# The Problem of “Singular” Limits

In document Phase transitions in science: selected philosophical topics (Page 36-39)

## 2.4 Are Continuous Phase Transitions Incompatible with Reduc-

### 2.4.1 The Problem of “Singular” Limits

The view that phase transitions are not a case of limiting reduction has been most notably developed by Batterman (2001; 2005; 2011). He argues that this is a consequence of the “singular” nature of the thermodynamic limit.11 Using Batterman’s terminology, a limit is singular “if the behavior in the limit is of a fundamentally different character than the nearby solutions one obtains as  → 0” (Batterman, 2005, p. 2). According to him, the thermo-dynamic limit is singular in this sense because no matter how large we take the number of particles N to be, as long as the system is finite, the deriva-tives of the free energy will never display a singularity. As a consequence, he says that taking the limit of the free energy of finite statistical mechanics FSM does not allow us to construct a model or theory that approximates the thermodynamic behavior.

The idea that we can find analytic partition functions that “ap-proximate” singularities is mistaken, because the very notion of

11Similar views are also held by Rueger (2000) and Morrison (2012).

approximation required fails to make sense when the limit is sin-gular. The behavior at the limit (the physical discontinuity, the phase transition) is qualitatively different from the limiting be-havior as that limit is approached (Batterman, 2005, p. 14).

This means that phase transitions would not even satisfy definition LR4

stated in Section 4.

Although Batterman’s argument is plausible, Butterfield (2011) (and But-terfield and Buoatta (2011)) challenges his reasoning using the following mathematical example. Consider the following sequence of functions:

gN(x) =

As N goes to infinity, the sequence converges pointwise to the discontin-uous function: If one introduces another function f , such that

f =

then one will conclude, in the same vein as Batterman, that the value of f

at the limit N = ∞ is fundamentally different from the value when N is arbitrarily large but finite. However, Butterfield warns us that if we look at the behavior of the function g, we will see that the limit value of the function is approached smoothly and therefore that the limit system is not “singular”

in the previous sense.

According to Butterfield, this is exactly what happens with classical phase transitions and, for the cases analyzed here, he seems right.12 Consider again the paramagnetic-ferromagnetic transition discussed in Section 2.1. This transition is characterized by the divergence of a second derivative of the free energy - the magnetic susceptibility χ - at the critical point. If we introduce a quantity that represents the divergence of the magnetic susceptibility and attribute a value 1 if the magnetic susceptibility diverges and 0 if it does not (analogously to the function f in Butterfield’s example), then we might conclude that such a quantity will have values for the limit system that are considerably different from the values of the of systems close to the limit, i.e. for large but finite N . As a consequence, we will say that definition LR4 fails. However, if we focus on the behavior of a different quantity, namely the magnetic susceptibility itself χ, we will arrive at a different conclusion.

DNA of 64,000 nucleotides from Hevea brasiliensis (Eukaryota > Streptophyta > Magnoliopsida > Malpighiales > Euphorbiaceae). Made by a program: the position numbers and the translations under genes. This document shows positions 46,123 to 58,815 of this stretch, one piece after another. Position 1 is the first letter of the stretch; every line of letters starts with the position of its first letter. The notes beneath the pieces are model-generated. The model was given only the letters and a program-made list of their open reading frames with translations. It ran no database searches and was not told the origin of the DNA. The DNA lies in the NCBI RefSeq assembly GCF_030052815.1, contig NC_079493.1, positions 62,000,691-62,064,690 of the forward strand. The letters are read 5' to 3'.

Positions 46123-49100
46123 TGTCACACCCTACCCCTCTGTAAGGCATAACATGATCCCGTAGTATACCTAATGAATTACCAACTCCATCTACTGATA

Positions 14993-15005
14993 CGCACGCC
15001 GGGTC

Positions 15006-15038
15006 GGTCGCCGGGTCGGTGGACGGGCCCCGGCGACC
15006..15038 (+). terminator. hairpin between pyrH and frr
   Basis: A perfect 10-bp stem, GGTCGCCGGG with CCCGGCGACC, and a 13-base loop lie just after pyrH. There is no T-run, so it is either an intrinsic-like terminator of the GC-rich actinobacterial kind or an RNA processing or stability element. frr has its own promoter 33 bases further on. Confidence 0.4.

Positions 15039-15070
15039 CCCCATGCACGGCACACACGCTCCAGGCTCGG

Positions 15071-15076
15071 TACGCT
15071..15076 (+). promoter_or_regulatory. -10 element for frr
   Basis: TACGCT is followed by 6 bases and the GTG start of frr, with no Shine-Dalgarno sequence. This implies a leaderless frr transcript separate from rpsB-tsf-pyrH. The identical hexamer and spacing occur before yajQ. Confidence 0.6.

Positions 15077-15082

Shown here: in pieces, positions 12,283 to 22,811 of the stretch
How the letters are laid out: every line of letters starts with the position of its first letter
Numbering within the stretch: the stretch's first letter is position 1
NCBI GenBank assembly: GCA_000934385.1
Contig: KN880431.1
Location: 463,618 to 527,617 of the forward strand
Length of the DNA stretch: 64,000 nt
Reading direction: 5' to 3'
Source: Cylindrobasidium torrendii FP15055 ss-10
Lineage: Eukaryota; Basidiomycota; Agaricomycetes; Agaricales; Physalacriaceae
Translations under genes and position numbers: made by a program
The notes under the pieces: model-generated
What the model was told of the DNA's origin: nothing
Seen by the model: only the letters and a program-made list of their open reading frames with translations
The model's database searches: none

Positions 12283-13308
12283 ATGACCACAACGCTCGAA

In fact, as N grows, the change in the magnetization becomes steeper and steeper so that the magnetic susceptibility smoothly approaches a divergence in the limit (analogous to the function g). This result is important because it tells us that definition LR4 holds:

N →∞lim χNSM ≈ χT D,

where χSM and χT D are taken as the magnetic susceptibility in statistical mechanics and thermodynamics respectively. The existence of finite statisti-cal systems whose quantities approximate qualitatively the thermodynamic quantities for the case of first-order and continuous phase transitions has been also corroborated by Monte Carlo simulations (I will come back to this

12Even if Butterfield aims to make a more general claim, this does not hold for all cases of

“singular” limits. Landsman (2013) shows that for the case of quantum systems displaying spontaneous symmetry breaking and the classical limit ¯h → 0 of quantum mechanics, the situation is different and much more challenging. It seems therefore that the analysis of singular limits and the way of “dissolving the mystery” around them should be done on a case-by-case basis.

point in Section 6).

The important lesson from Butterfield’s argument is that the “singular”

nature of the thermodynamic limit does not imply that there are no models of statistical mechanics that approximate the thermodynamic behavior of phase transitions, for N sufficiently large but finite. If we assume that inter-theory reduction is consistent with the fact that the quantities of the secondary theory are only approximated by the quantities of the fundamental theory (as suggested by schema LR4), then we arrive at the important conclusion that the “singular” nature of the thermodynamic limit is not per se in tension with the reduction of phase transitions.

One needs to be cautious, however, in not concluding that the previous argument solves all the controversy around the reduction of phase transitions.

First of all, it is important to bear in mind that we are referring only to classical phase transitions and that quantum phase transitions have not been considered.13 Second, one needs to note that we have not considered the use of renormalization group methods yet, in which there are two infinite limits involved. This is precisely the issue that we are going to address next.

In document Phase transitions in science: selected philosophical topics (Page 36-39)